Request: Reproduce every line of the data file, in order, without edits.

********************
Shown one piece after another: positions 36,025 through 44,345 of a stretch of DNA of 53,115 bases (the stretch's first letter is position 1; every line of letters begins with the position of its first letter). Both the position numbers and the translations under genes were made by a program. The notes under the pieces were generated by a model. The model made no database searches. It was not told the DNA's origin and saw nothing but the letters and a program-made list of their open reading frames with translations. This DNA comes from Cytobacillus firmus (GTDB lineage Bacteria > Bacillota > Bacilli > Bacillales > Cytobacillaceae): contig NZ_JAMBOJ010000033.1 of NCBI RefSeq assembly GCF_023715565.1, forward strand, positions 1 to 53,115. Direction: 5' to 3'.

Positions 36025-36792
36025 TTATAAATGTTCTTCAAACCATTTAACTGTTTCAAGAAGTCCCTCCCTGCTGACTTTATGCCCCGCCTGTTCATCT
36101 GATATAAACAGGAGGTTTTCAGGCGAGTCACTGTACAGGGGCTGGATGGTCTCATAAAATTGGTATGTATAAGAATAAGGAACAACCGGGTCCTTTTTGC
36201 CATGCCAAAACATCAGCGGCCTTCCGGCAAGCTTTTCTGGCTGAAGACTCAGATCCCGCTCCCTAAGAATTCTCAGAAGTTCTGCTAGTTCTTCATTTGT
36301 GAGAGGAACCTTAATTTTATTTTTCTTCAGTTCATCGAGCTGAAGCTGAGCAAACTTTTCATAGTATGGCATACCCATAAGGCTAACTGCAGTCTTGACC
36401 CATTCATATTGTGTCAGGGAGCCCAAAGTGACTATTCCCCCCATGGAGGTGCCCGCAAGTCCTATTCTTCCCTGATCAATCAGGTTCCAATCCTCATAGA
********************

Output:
Shown one piece after another: positions 36,025 through 44,345 of a stretch of DNA of 53,115 bases (the stretch's first letter is position 1; every line of letters begins with the position of its first letter). Both the position numbers and the translations under genes were made by a program. The notes under the pieces were generated by a model. The model made no database searches. It was not told the DNA's origin and saw nothing but the letters and a program-made list of their open reading frames with translations. This DNA comes from Cytobacillus firmus (GTDB lineage Bacteria > Bacillota > Bacilli > Bacillales > Cytobacillaceae): contig NZ_JAMBOJ010000033.1 of NCBI RefSeq assembly GCF_023715565.1, forward strand, positions 1 to 53,115. Direction: 5' to 3'.

Positions 36025-36792
36025 TTATAAATGTTCTTCAAACCATTTAACTGTTTCAAGAAGTCCCTCCCTGCTGACTTTATGCCCCGCCTGTTCATCT
36101 GATATAAACAGGAGGTTTTCAGGCGAGTCACTGTACAGGGGCTGGATGGTCTCATAAAATTGGTATGTATAAGAATAAGGAACAACCGGGTCCTTTTTGC
36201 CATGCCAAAACATCAGCGGCCTTCCGGCAAGCTTTTCTGGCTGAAGACTCAGATCCCGCTCCCTAAGAATTCTCAGAAGTTCTGCTAGTTCTTCATTTGT
36301 GAGAGGAACCTTAATTTTATTTTTCTTCAGTTCATCGAGCTGAAGCTGAGCAAACTTTTCATAGTATGGCATACCCATAAGGCTAACTGCAGTCTTGACC
36401 CATTCATATTGTGTCAGGGAGCCCAAAGTGACTATTCCCCCCATGGAGGTGCCCGCAAGTCCTATTCTTCCCTGATCAATCAGGTTCCAATCCTCATAGA